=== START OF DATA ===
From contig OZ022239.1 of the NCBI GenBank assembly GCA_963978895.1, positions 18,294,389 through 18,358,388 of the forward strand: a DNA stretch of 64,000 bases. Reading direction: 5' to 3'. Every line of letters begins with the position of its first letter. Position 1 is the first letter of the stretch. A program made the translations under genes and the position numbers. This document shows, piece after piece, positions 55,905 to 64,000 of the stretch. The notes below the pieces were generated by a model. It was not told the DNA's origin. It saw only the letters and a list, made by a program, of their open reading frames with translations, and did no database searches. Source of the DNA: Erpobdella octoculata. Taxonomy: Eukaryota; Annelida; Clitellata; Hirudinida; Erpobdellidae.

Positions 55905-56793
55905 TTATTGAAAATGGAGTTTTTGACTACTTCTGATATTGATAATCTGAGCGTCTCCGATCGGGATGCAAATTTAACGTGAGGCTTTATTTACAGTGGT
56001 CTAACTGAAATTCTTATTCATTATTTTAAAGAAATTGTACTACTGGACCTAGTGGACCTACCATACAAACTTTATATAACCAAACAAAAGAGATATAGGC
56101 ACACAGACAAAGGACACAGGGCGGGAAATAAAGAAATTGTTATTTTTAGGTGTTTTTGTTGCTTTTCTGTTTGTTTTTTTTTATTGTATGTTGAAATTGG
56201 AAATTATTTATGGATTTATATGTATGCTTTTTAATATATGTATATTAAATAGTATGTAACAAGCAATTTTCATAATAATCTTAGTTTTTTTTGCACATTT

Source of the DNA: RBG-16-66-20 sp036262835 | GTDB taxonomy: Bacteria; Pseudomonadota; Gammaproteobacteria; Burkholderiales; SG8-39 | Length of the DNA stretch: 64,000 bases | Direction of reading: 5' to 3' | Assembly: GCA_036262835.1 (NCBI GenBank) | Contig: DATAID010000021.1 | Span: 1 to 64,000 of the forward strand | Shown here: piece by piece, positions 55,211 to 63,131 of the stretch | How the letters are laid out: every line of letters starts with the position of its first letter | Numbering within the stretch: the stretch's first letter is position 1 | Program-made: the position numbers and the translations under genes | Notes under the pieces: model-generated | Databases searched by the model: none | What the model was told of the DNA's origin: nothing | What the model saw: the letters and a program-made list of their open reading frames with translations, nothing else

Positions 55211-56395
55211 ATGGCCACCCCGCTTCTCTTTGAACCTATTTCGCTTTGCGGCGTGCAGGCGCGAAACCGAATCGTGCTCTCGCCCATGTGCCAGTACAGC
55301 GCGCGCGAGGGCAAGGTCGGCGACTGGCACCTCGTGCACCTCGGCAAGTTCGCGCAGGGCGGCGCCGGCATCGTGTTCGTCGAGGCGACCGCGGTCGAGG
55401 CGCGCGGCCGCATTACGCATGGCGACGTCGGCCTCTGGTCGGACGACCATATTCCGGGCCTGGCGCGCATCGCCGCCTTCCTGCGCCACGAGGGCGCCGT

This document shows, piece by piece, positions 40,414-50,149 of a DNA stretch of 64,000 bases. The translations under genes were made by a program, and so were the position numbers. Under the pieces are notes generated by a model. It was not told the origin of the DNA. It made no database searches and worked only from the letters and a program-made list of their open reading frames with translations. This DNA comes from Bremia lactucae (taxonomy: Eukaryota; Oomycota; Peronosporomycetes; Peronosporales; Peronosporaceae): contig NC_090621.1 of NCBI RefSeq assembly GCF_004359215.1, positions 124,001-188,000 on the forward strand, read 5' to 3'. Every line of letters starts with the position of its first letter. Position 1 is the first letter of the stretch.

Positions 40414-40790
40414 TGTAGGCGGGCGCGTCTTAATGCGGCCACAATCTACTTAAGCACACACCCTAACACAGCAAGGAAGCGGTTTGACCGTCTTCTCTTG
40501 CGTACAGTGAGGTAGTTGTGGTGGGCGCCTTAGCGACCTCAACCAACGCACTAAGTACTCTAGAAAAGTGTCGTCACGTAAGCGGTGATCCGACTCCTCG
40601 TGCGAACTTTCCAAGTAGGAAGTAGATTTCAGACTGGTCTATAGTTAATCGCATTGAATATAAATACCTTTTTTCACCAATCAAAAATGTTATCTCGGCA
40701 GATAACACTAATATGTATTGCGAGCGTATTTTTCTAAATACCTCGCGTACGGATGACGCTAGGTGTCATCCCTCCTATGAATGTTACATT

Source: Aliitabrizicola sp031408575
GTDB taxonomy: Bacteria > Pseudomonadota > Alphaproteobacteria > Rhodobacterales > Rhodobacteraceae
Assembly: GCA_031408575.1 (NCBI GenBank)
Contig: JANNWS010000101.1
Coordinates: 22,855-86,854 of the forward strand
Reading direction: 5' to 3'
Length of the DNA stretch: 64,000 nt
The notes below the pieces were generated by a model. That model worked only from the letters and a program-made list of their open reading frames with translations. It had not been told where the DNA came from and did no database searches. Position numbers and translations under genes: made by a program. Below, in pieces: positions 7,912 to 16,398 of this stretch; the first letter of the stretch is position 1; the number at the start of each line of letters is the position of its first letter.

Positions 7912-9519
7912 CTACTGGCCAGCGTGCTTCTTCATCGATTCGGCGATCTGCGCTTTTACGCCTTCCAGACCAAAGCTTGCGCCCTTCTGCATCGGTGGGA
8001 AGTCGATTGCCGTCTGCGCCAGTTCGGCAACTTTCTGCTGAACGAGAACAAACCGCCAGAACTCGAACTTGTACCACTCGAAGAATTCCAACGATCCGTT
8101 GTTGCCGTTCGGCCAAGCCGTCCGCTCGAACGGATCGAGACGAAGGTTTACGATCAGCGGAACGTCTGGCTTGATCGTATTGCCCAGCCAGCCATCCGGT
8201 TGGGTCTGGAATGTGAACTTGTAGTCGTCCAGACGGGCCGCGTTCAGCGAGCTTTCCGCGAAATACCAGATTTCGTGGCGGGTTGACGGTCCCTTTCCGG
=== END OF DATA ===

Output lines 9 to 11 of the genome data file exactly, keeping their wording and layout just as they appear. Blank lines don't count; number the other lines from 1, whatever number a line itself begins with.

55211 ATGGCCACCCCGCTTCTCTTTGAACCTATTTCGCTTTGCGGCGTGCAGGCGCGAAACCGAATCGTGCTCTCGCCCATGTGCCAGTACAGC
55301 GCGCGCGAGGGCAAGGTCGGCGACTGGCACCTCGTGCACCTCGGCAAGTTCGCGCAGGGCGGCGCCGGCATCGTGTTCGTCGAGGCGACCGCGGTCGAGG
55401 CGCGCGGCCGCATTACGCATGGCGACGTCGGCCTCTGGTCGGACGACCATATTCCGGGCCTGGCGCGCATCGCCGCCTTCCTGCGCCACGAGGGCGCCGT